LAKE BUENA VISTA, Fla. -- Dansby Swanson arrived in Braves camp on Friday with a clear message."Last year is last year," Swanson said. "That is in the past. I've already kind of reflected, and that is by the wayside."There certainly isn't any reason for Swanson to focus on what he
LAKE BUENA VISTA, Fla. -- Dansby Swanson arrived in Braves camp on Friday with a clear message.
"Last year is last year," Swanson said. "That is in the past. I've already kind of reflected, and that is by the wayside."
There certainly isn't any reason for Swanson to focus on what he can't change. After enjoying success during his inaugural MLB stint over the final six weeks of the 2016 season, the 24-year-old shortstop was humbled last year. He hit below the Mendoza Line for most of the season's first two months and was briefly demoted to Triple-A Gwinnett.
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Overall, Swanson hit .232 with a .636 OPS and committed 20 errors last year in what was his first full Major League season and just his second full professional campaign. At last year's Spring Training, he was dealing with the pressures of being the anointed Golden Boy. This year, he is simply focused on proving he is capable of living up to the expectations of being Atlanta's shortstop of the future.
"I think everything I would tell him, he'd probably already know after the experience he had last year," Braves manager Brian Snitker said. "It's not going to be a bad thing looking back at what he went through last year. He's just one of the million players who have been through that."
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Swanson hit .258 and produced a .675 OPS over his final 90 games last year, and he showed better plate discipline and seemed less susceptible to breaking balls and pitches on the outer third of the plate after he returned from Triple-A in early August.
Swanson didn't offer any excuses as he struggled to a .194 average through his first 55 games in 2017. But he hopes to remain healthier than he did during last year's Spring Training, when a right oblique strain sidelined him from March 3-18.
"I think it kind of disrupted the good vibes I had going on, because it all started so well," Swanson said. "To have something like that, it was really unexpected. I didn't really handle it mentally as best as I should have. But that's in the past, and I'm looking forward to a healthy [camp] this year."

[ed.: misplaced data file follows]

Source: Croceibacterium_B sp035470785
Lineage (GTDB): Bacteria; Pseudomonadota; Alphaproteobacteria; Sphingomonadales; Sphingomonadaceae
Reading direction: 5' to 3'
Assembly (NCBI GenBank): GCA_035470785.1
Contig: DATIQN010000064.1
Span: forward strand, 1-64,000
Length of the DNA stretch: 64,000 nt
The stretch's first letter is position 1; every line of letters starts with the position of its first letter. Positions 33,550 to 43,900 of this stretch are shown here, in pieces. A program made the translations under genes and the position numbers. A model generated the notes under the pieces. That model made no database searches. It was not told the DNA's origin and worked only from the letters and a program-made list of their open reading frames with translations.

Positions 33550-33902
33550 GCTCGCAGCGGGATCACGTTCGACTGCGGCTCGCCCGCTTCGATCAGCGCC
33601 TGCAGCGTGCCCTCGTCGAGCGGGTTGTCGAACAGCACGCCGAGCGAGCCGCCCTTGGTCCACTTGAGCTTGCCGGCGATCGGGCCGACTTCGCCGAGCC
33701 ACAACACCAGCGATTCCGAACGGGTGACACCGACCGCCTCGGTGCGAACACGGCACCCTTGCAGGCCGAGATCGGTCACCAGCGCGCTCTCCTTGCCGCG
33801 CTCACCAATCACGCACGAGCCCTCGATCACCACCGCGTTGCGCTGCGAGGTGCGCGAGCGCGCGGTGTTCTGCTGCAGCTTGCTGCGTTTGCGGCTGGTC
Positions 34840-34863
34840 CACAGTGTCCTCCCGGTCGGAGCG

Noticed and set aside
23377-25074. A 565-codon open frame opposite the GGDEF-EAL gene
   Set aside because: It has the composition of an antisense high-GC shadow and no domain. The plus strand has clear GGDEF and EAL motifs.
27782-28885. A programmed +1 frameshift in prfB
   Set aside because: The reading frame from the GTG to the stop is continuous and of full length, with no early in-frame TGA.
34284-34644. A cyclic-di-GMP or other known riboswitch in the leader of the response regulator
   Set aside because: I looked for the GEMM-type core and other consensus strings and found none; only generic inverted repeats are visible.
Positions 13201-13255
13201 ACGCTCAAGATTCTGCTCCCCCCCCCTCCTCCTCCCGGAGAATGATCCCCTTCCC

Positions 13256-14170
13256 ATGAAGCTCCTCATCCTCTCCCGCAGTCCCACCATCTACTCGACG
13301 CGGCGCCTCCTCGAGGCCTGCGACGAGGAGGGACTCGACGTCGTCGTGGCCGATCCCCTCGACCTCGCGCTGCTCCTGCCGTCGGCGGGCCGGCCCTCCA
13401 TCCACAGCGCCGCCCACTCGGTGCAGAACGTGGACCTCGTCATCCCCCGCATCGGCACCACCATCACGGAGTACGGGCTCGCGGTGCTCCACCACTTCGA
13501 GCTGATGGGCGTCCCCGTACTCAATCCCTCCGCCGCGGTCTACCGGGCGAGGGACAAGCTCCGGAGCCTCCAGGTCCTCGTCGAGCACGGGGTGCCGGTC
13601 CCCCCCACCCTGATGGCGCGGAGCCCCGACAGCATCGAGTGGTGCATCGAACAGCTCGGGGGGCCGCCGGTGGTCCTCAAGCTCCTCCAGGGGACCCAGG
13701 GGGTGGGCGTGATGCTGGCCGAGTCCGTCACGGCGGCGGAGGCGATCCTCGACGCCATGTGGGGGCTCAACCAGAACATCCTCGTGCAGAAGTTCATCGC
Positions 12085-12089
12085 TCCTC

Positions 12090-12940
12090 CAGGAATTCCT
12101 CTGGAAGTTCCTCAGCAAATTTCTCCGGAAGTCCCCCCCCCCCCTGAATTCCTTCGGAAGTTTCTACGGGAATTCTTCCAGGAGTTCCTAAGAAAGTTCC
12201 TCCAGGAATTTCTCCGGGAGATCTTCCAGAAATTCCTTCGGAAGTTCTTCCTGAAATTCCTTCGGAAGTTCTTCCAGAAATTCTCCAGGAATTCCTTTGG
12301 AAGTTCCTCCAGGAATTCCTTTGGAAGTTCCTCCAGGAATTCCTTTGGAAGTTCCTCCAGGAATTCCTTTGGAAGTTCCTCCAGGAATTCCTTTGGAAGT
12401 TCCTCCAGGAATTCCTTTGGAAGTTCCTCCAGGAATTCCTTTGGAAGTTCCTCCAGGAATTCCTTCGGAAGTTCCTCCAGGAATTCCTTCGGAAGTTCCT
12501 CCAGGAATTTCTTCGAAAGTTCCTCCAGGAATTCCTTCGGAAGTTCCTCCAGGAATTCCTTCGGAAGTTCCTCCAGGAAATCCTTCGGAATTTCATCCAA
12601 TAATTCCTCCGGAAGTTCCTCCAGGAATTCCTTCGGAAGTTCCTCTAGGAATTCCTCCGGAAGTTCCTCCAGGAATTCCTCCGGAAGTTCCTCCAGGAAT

A new world
Last year at this time, Kyle Wright and his Vanderbilt teammates were aiming to win a SEC Championship and advance to the College World Series. Now, Wright finds himself in big league camp with the team he followed while growing up in Alabama.
"It's still pretty surreal to think about where I'm at and how far I've come," Wright said. "I definitely have to pinch myself every now and then."
Regarded as the top right-handed-pitching prospect available in the Draft last summer, Wright was taken by the Braves with the fifth overall selection. He got a taste of professional baseball and was introduced to the schedule of a five-man rotation over nine starts, none of which were scheduled to exceed two innings, for the Gulf Coast League team and Class A Advanced Florida.
MLB Pipeline ranks Wright as the game's No. 30 overall prospect. He spent this offseason working out with Swanson and other Vanderbilt products on the university's Nashville, Tenn., campus. He received his invitation to big league camp in January.
"I kind of zeroed in on him today," Snitker said. "He's a pretty impressive kid. It's just a side session, but when you watch how he goes about it, you can tell he's an advanced first-year player."
Snitker confirmed that he is planning to have Ender Inciarte, Ozzie Albies and Freddie Freeman fill the first three spots in his lineup. He hasn't decided who might fill the cleanup spot, but he is open to the idea of using either of his two catchers -- Tyler Flowers or Kurt Suzuki.
"On any given day, it could be the catcher who is hitting fourth," Snitker said. "I don't think there is anybody who is totally penciled in there. I think it will be about the matchups and who we are playing. We'll let the spring play out, and it will probably become more clear. But right now sitting here and thinking about potential lineups, [having the catcher bat cleanup] is one I have thought of."
Like he did during most of last season's second half, Snitker plans to have his two veteran catchers split playing time on a nearly even basis. Flowers made nine starts as a cleanup hitter last year, and Suzuki filled that fourth spot at the start of three games.
Matt Kemp (105) and Nick Markakis (36) were the only Braves players to fill the cleanup spot at least nine times last year. Markakis hit .227 and produced a .623 OPS in the 152 plate appearances while batting fourth.
Mark Bowman has covered the Braves for MLB.com since 2001.